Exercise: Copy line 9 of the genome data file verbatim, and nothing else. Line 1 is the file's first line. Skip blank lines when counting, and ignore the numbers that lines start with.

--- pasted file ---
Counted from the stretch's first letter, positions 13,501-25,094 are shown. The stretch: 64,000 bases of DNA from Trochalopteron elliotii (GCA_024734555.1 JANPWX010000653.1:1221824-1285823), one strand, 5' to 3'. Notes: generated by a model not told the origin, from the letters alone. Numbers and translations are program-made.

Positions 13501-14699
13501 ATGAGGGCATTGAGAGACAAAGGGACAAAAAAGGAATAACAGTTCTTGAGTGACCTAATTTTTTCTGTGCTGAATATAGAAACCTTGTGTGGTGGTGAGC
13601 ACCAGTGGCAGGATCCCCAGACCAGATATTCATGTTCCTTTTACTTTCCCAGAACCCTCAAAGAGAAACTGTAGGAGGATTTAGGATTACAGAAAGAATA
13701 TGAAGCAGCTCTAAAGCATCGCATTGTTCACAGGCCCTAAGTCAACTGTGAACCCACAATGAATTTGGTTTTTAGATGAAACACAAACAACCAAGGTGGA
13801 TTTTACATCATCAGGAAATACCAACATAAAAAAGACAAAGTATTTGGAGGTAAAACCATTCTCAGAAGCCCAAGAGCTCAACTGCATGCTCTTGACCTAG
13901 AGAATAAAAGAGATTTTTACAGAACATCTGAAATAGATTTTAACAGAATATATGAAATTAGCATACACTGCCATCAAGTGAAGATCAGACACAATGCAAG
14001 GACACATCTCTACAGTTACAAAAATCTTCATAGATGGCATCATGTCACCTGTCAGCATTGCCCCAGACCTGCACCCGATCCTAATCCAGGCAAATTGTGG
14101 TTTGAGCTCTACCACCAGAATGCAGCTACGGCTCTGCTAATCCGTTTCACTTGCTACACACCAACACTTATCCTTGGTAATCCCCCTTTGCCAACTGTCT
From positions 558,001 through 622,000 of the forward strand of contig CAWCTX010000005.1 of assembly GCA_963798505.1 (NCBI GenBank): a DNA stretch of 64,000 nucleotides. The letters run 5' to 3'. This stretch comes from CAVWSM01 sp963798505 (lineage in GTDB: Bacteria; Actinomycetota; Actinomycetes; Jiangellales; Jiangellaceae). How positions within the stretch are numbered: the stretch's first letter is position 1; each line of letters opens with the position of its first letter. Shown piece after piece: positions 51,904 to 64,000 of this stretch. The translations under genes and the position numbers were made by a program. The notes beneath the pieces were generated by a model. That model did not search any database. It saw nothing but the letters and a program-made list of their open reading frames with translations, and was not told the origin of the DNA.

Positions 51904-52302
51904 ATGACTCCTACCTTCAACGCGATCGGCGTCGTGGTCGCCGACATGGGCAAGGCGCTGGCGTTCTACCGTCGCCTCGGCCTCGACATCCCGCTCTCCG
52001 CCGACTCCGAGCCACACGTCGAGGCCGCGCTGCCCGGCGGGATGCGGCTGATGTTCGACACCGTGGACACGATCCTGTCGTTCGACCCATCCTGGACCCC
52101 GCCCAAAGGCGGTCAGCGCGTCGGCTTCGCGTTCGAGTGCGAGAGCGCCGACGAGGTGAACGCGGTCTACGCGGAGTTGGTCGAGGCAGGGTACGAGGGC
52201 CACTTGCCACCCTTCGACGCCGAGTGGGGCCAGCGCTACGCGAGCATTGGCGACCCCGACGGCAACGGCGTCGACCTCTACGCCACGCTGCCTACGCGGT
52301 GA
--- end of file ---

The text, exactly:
14101 TTTGAGCTCTACCACCAGAATGCAGCTACGGCTCTGCTAATCCGTTTCACTTGCTACACACCAACACTTATCCTTGGTAATCCCCCTTTGCCAACTGTCT